I am currently digesting the (quite interesting) "Design Thinking Toolkit for Educators" produced by the good people at IDEO. While progression and ideas are the name of the game, are these ideas necessarily reflective of the actual situation faced by educators, especially in the developing world? Rethinking curricula is an essential component of educational progress (as remarked on here), but the realities facing adaptation and assimilation/change are much starker than those of mere design and formulation. IDEO asks, "How might we redesign our approach to curriculum development and delivery to center around the needs and desires of our teachers and students?"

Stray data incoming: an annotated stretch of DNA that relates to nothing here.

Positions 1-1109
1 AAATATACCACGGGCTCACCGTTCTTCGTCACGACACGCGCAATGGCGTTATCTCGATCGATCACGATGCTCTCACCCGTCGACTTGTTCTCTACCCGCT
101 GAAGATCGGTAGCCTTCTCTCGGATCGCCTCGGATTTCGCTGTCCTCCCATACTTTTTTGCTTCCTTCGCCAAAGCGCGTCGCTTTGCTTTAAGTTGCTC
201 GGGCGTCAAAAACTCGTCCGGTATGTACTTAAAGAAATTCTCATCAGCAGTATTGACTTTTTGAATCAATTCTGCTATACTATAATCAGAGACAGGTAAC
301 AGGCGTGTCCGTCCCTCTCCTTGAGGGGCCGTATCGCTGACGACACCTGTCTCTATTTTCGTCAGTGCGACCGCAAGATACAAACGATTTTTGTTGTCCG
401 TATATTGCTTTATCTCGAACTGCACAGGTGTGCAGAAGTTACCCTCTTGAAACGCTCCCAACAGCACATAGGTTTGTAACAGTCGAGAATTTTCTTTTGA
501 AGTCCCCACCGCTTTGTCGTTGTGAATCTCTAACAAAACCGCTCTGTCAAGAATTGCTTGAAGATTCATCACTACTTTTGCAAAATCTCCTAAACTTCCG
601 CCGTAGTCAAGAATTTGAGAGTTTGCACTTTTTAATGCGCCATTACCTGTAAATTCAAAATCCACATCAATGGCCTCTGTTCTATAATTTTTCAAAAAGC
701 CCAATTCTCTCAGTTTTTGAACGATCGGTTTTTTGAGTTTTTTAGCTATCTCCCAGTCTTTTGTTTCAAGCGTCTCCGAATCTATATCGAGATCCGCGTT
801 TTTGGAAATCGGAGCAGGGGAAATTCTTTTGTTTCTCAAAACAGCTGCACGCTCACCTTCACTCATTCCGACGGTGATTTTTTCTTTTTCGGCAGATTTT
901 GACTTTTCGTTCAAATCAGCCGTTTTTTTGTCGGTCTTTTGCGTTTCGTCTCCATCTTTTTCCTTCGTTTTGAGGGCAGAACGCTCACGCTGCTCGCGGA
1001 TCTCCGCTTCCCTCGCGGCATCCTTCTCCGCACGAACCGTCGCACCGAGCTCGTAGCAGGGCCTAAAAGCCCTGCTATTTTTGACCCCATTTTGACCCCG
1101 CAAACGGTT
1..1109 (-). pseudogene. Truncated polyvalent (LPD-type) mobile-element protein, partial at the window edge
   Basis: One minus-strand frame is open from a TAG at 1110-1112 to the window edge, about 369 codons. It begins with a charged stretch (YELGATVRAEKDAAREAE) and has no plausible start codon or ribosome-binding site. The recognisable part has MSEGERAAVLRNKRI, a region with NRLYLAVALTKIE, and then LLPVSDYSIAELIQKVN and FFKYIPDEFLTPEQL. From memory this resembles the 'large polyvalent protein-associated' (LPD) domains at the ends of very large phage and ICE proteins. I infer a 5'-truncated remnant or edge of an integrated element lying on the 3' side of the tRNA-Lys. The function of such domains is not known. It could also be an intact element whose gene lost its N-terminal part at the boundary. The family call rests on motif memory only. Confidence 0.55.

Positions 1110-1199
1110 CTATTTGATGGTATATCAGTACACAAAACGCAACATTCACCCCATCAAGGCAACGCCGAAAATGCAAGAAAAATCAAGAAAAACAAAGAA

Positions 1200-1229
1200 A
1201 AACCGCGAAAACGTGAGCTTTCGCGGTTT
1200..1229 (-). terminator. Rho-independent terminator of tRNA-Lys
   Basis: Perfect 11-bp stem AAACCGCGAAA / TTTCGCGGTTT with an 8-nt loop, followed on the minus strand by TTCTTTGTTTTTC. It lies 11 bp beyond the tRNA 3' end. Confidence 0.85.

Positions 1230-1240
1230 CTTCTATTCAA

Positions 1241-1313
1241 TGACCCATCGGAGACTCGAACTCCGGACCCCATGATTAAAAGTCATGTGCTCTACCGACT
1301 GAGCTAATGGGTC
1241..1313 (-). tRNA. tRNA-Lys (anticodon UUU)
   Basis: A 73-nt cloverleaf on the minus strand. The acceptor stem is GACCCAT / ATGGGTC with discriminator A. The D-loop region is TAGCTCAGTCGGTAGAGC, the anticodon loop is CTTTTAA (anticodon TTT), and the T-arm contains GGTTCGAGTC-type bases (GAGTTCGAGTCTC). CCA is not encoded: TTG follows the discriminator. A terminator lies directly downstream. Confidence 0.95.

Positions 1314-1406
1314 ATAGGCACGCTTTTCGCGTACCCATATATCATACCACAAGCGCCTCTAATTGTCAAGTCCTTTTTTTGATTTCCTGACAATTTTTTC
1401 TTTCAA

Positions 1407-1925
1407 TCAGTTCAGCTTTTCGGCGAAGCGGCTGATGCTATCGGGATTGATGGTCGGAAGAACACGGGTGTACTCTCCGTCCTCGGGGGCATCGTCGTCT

Progressive thinkers such as the folks as IDEO are a necessary first step in the change process; however, understanding how change actually takes place at the individual level. People are naturally resistant to change if it makes their life harder, and redesigning and relearning and reapplying certainly carries many new burdens for teachers, already underequipped.
Curriculum delivery must be altered to create relevance for both learners and teachers in the increasingly centralized, nationalistic educational systems of the developing world. However, it must be in the leaners' and teachers'best interest to spark this willingness to change.